Within minutes of The Littlemores opening their set at The Cockpit they’ve grabbed the crowd’s attention. Their grass-roots brand of ska-spattered indie gets the room tapping feet, bobbing heads and, in one isolated case, beating the life out of a set of “air drums”. From the opening trumpet blast the songs bound along with well measured guitar accents adding depth to tracks carried high on a tight rhythm section, bringing to mind some kind of Arctic Monkeys-Courteeners hybrid. It’s slightly strange to see the trumpet get replaced by an accordion but it slots into the mix well and the music doesn’t suffer in the slightest. Later the trumpet is reinstated so it can trade licks with the lead guitar as the music nods towards slightly more epic sounding songs which would suit much larger venues. To close we are treated to one last blast of ska/reggae/indie dance-floor-fillerism – expertly delivered despite the best efforts of an unruly mic stand, and it feels like the music world could do much worse than seeing more of these five lads.
Next up were Daytona Lights, who were recently recruited to play a newly formed band in Hollyoaks. However, unlike their on screen aliases, rather than meeting on the overly-eventful streets of a small Cheshire suburb this London five-piece met at drama school which may account for the marked difference in the feel of their performance. Frontman Danny Lawrence comes alive immediately and seems to begin channelling Tony Hadley – I’m sure they’re used to it but if I was one of the other band members I’d be fearful of being hit in the face by an over-enthusiastically swung arm. He is a remarkable focal point for a band who have a slicker sound – it’s a more ‘pop’ kind of indie than the previous offering. There are no lyrics about a “20 deck of fags” being somebody’s only pleasure here and, initially at least, the contrast flattens the mood. They are decent enough though, and very obviously enjoy performing. The drummer looks incredibly pleased with himself as he thumps the tubs and grins at his four accomplices belting out tight, Friendly Fires-like vocal lines. This enjoyment spreads to the crowd, who begin bouncing along to the very busy kick drum and only really stop to applaud the close of this set delivered by what definitely felt like a support act.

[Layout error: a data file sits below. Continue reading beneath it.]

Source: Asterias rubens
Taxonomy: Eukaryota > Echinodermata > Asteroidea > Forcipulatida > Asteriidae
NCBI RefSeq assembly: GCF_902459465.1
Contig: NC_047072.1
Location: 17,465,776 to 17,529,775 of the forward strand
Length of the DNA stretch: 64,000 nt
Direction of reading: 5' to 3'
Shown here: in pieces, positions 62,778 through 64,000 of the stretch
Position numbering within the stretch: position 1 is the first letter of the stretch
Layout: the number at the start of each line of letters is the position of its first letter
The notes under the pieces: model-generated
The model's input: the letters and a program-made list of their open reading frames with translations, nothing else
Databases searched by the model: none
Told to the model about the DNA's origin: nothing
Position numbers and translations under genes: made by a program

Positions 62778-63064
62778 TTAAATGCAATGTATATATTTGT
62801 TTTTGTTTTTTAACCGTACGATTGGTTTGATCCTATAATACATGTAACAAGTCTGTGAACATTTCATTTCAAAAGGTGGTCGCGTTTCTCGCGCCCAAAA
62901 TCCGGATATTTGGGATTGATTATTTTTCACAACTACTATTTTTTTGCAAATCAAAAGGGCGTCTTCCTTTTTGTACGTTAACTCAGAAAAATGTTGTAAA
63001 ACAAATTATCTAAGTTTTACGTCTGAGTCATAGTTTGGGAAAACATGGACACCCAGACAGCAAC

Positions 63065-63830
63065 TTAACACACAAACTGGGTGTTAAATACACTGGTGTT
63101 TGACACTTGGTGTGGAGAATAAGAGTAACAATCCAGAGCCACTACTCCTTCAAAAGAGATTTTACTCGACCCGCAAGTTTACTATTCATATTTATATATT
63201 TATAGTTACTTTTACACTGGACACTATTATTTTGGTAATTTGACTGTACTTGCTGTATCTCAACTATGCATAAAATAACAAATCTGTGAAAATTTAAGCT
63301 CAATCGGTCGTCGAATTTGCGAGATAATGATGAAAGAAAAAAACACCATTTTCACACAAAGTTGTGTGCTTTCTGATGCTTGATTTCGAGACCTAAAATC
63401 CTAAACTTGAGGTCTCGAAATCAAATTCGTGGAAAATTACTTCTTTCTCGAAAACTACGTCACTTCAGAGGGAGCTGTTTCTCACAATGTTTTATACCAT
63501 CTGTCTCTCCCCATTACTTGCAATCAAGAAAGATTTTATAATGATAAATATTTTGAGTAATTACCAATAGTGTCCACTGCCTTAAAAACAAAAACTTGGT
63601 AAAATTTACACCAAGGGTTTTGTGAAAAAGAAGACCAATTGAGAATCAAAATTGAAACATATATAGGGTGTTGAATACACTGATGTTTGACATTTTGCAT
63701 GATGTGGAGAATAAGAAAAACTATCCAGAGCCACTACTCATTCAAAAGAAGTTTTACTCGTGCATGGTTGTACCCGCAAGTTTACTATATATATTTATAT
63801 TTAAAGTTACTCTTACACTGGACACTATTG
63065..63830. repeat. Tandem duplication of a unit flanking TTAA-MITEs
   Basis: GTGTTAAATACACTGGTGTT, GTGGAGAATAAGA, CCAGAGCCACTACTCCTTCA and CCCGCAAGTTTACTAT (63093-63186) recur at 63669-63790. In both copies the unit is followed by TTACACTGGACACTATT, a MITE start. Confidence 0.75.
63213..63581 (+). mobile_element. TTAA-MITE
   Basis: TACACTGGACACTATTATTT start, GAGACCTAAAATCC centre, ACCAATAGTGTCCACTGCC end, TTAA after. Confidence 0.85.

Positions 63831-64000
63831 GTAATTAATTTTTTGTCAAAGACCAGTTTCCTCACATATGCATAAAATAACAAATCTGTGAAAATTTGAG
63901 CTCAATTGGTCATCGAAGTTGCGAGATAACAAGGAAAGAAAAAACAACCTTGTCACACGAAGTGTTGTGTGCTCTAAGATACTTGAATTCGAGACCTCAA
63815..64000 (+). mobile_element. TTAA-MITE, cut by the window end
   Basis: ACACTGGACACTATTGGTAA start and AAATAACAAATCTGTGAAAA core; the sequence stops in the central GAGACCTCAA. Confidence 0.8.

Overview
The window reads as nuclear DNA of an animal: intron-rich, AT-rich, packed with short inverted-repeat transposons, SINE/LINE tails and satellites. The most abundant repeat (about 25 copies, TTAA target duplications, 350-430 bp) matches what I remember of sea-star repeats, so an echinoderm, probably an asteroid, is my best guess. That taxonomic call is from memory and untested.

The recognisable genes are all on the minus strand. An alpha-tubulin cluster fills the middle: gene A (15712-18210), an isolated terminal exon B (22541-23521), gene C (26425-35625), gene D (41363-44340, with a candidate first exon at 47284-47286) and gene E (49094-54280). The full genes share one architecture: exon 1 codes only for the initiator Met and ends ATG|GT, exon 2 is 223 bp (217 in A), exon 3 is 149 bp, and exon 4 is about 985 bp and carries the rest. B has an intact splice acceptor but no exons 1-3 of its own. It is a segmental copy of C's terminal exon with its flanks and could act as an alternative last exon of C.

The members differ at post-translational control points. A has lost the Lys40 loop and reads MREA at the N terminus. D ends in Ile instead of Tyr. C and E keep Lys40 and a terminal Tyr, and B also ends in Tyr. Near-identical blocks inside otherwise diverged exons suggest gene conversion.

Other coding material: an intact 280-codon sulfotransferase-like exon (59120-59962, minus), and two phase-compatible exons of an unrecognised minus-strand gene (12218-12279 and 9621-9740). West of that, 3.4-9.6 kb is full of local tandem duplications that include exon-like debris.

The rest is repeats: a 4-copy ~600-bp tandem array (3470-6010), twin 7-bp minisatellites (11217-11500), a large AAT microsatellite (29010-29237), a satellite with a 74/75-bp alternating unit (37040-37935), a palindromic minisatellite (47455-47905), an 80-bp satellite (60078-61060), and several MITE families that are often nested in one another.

There are high expectations of The Janice Graham Band (not surprising, given the hype surrounding them) and once they fly into their opening song, where again we are brought to attention by a trumpet, it is clear that these guys know what they’re doing. They barge through each track with bucket-loads of confidence. At times it’s like Ian Brown and The Specials gave birth to quadruplets but kept them secret for years, and only now are we reaping the reward – because they are good. During their more reggae-influenced songs the bass lines become pure filth and there is an almost sinister edge to the sound – these are the moments that could well set them aside from the rest of the pack. There is an on stage attitude that instantly distracts you from the fact that frontman Joe Jones looks far too young to even be allowed out past 9 o’clock, never mind be fronting the latest “next big thing” from west of the Pennines. It’s the same swagger that made parents universally disapprove of Shaun Ryder and, later, the Gallaghers – and it explodes again later when the soundman gets a bollocking from Jones for allowing a wave of feedback to swamp the room. Although it is probably engrained in them, I couldn’t help thinking they would benefit from steering away from the more obvious indie sounds as the songs that run in this vein don’t seem to fit anywhere near as well. The gig is rounded off with the excellent “Carnival”; however, I wasn’t blown away by this performance. Maybe that was the fault of all that hype – the column inches making out like they’re one step away from world domination. Will they ever achieve more than cult status? Maybe, because tonight felt like they were just warming up.